https://youtu.be/-l4vhUsThkY

The Baloch nationalist Naseer Dashti (4 VL) — in the opening 8 chapters of the book — records all the resistence the Baloch tribesmen put up against nearly all the marauders the Pakistanis worship as saviours of Islam. From Muhammad Bin Qasim to the Mughals, the Baloch confronted most of them. They actually cherish their forefathers valour against the marauding hordes. In the eyes of the Baloch all Pakistani “heroes” are the enemies. The quote below is from a Baloch friend of this scribe👇👇👇…

The clashes with Persians, Arabs, Turks, Ghaznavids, Ghurids, Afghans, Mughals, British and Pakistanis in the longer run reinforced the sense of belonging to the Baloch nationhood over the Islamist theocracy. This relatively less known history is often glossed over by the Pakistanis and mostly overlooked by the Indians following the Baloch movement.

During the foreign Muslim occupation of India, the country of the Baloch even in the worst of the times enjoyed autonomous status from the powers of days dominating India and Persia. The British control over Balochistan was not direct. Ata Ullah Mengal said “British were so behind the scene the common man couldn’t have noticed their presence”. The Baloch never participated in the Pakistan movement, they admired the Kalat State National Party’s anti colonial struggles instead of the polarization of the Muslim League. Ironically the political Baloch movement predates even the coinage of “Pakistan” (in 1933). Anjuman-i-Ittehad-i-Balochan-wa-Balochistan the first nationalist political party was established in 1930 (5). The early Baloch nationalists were educated in Indian institutions, they were inspired by Congress led anti colonial movement. Anjuman’s successor Kalat State National Party leadership were closely linked to the Indian National Congress not with the Muslim League in 1940s (6). If the world is to defy all the scholarly interpretations of a nation-state and agree to Pakistan’s distorted version of nationalism, the Baloch would still fail to fit in with the idea of Pakistan. The writing is on the wall. Pakistan’s own national narrative is antithesis to everything the Baloch nation stands for. Unlike the artificial entity created in 1947 the Baloch can refer to the 17th century state of Kalat as the historical basis of their claims.

Direct confrontation

Following the British departure Balochistan has remained in a continuous rebellion vis-a-vis Pakistani state. The Baloch rose five times against Pakistani occupiers since the forced annexation of 27th March 1948. The uprisings produced the heroes and martyrs for the cause. The names of Abdul Kareem, Nawab Nouroz Khan (7), Ata Ullah Mengal, Bizenjo, Nawab Marri, Asad Ullah Mengal, Sher Muhammad Marri (8) et al have become synonymous with the fast evolving liberation struggle. In the contemporary times Balach Marri, Ghulam Muhammad Baloch, Saba Dashtyari, Harbiar Marri, Brahumdagh Bugti, Aslam Baloch and Dr Allah Nazar Baloch (aka Dr Nazar) and many others taken over the mantle from the elder generation icons.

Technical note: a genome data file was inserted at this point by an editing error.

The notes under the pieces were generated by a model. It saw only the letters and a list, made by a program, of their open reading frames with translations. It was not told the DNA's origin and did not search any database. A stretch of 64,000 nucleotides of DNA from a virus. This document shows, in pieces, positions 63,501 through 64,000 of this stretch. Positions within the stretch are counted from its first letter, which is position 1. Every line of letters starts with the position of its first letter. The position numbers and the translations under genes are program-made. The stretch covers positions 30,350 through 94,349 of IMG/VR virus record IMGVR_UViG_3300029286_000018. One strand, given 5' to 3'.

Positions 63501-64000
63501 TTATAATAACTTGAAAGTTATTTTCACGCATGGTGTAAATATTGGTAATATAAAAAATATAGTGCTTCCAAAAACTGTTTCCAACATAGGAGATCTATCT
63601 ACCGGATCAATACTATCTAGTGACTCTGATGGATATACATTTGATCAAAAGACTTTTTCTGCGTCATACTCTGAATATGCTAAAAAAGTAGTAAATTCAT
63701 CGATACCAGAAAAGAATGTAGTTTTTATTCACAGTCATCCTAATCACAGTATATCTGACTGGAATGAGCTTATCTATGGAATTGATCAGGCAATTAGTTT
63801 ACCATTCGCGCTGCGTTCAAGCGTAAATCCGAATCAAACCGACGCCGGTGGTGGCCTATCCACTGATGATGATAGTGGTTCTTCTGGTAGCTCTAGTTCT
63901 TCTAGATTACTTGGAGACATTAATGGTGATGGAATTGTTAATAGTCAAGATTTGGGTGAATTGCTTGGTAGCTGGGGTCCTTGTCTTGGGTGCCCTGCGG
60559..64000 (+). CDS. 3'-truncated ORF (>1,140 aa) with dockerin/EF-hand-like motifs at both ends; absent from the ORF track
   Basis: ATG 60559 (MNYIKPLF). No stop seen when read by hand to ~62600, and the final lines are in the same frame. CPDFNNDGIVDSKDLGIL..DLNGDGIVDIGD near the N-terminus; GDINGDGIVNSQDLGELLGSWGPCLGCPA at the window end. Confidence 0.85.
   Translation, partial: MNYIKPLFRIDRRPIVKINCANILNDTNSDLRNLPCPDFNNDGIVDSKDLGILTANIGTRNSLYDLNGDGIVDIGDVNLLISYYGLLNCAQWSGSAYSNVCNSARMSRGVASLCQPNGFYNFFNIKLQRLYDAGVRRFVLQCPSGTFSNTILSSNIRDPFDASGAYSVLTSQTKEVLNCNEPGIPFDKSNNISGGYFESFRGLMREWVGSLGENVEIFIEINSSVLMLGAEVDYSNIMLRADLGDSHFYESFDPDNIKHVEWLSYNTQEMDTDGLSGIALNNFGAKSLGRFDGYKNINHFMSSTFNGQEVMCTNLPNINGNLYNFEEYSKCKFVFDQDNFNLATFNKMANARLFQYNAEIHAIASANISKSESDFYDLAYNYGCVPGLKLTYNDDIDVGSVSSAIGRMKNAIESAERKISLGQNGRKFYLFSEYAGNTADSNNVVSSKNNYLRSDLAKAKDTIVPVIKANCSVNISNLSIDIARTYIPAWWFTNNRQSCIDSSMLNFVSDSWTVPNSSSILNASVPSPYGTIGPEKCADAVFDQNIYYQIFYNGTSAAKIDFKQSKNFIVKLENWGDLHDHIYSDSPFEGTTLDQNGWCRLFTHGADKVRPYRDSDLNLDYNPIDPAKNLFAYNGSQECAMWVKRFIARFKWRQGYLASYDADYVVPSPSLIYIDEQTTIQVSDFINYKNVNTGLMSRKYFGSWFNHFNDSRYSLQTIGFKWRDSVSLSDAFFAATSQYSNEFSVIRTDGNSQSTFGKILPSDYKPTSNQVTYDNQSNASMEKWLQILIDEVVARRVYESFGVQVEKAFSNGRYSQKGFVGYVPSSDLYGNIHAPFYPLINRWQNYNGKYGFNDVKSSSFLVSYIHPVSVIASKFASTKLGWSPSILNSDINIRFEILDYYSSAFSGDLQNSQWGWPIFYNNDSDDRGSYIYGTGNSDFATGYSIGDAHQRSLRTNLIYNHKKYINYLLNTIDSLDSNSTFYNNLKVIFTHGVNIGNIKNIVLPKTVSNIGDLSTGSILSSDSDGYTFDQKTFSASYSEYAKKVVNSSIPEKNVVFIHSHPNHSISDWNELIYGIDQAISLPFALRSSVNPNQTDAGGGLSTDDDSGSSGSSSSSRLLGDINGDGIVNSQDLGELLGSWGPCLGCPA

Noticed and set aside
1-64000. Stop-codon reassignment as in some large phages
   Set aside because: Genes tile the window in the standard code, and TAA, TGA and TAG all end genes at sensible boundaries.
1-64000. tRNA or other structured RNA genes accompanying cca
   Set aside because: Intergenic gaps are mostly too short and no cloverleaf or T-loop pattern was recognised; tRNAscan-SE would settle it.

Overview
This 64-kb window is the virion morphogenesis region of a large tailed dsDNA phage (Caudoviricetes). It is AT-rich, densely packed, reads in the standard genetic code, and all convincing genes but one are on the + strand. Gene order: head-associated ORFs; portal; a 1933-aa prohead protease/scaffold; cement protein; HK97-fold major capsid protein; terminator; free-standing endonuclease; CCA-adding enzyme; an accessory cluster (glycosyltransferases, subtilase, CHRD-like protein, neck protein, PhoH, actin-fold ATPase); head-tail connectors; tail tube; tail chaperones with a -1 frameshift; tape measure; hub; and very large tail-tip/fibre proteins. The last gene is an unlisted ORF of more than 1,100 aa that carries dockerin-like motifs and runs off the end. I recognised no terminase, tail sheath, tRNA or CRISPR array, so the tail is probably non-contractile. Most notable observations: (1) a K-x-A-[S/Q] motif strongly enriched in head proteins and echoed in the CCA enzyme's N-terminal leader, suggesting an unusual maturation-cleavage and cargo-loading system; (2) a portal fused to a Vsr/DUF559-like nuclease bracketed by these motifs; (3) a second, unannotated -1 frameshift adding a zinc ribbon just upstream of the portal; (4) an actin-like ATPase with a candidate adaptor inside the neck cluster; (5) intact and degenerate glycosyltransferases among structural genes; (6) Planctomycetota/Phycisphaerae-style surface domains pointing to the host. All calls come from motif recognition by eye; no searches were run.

Saviours and tormentors

Pakistan’s tallest leaders and military dictators are despised to the core in Balochistan.

Abdul Kareem’s first war of independence in 1948 not only secured his position in the annals of Baloch history but also cemented Jinnah’s reputation as liar, backstabber and occupier (9). The double dealings of Jinnah were highlighted by this writer in Why Balochistan should not be equated with the Princely States (10). Two violent insurgencies (1958 and 1963) were triggered in Ayub Khan’s dictatorship; the legends of Nawab Nouroz Khan and guerilla commander Sher Muhammad Marri were the direct outcomes of the heavy-handedness of Pakistan’s first military dictator. Ayub Khan’s dictatorship also oversaw the founding of the politically motivated Baloch Students Organisation in 1967, best known as BSO, which set the stage for the future (11). Zulfiqar Ali Bhutto fares no better. Bhutto dismissed Balochistan’s elected local government in 1973 resulting in the 4th uprising that lasted 4 years and leaving thousands dead (12). In opposition to Bhutto the Baloch masses identified Nawab Marri and Sardar Ata Ullah Mengal the national heroes upholding the Baloch values. In the 1987 Channel 4 documentary Baluchistan: the gathering storm, the common tribesmen can be seen singing the ballads of the Baloch legends against Pakistani Army. Check in between 14-15 minutes and then at 41 minutes, with the English subtitles👇👇👇…

In the contemporary times Pervez Musharraf and his successors Ashfaq Kayani, Raheel Sharif and Qamar Javed Bajwa are the butchers of Balochistan and that’s exactly how they’re perceived by the people. No nation celebrates its butchers save Pakistanis. From 1948 the successive Pakistani rulers defined the Baloch mational heroes as turncoats and traitors. Ghous Bakhsh Bizenjo is just one example of the many (13). The coward absconder Pervez Musharraf can be seen belittling Nawab Akbar Bugti’s character👇👇👇…

https://youtu.be/jmWhuWyd4bI

Contrasting memories

None of the national days of Pakistan are celebrated in Balochistan. 27th March (14) is observed as the day of occupation by the Baloch people. Balochistan’s independence date 11th August (15) differs from the 14th August celebrated by the Pakistanis, though Pakistan became independent on 15th August 1947. 6th September is annually observed as Defence Day by Pakistanis in ignorance of the imagined “victory” over India in the war of 1965. The Baloch Martyrs Day falls on 13th November (16) in remembrance of the fallen warriors went down fighting the British in 1839, including the Baloch ruler Mahrab Khan. Most of the Pakistanis are unaware who Mahrab Khan was. 26th August 2006 and 21st November 2007 (17) hold significance for the Baloch in tribute to the valour of Nawab Akbar Bugti and Balach Marri respectively. Both stalwarts gave the supreme sacrifice fighting Pakistan. The importance of 3 dates; 27th March 1948, 26th August 2006 and 21st November 2007 matters more because the adversary is none other than Pakistan itself. The artificial entities can not last forever. Nationhood can never be realised on the utopian ideas. The Baloch had set the ball rolling from 1948. Pathans and Muhajirs have joined the party. Sindhis are lurking in the shadows. Muhammad Ali Jinnah must be turning in his grave.

Blogged by Faisal Hussain.

Twitter Handle : @SAW21107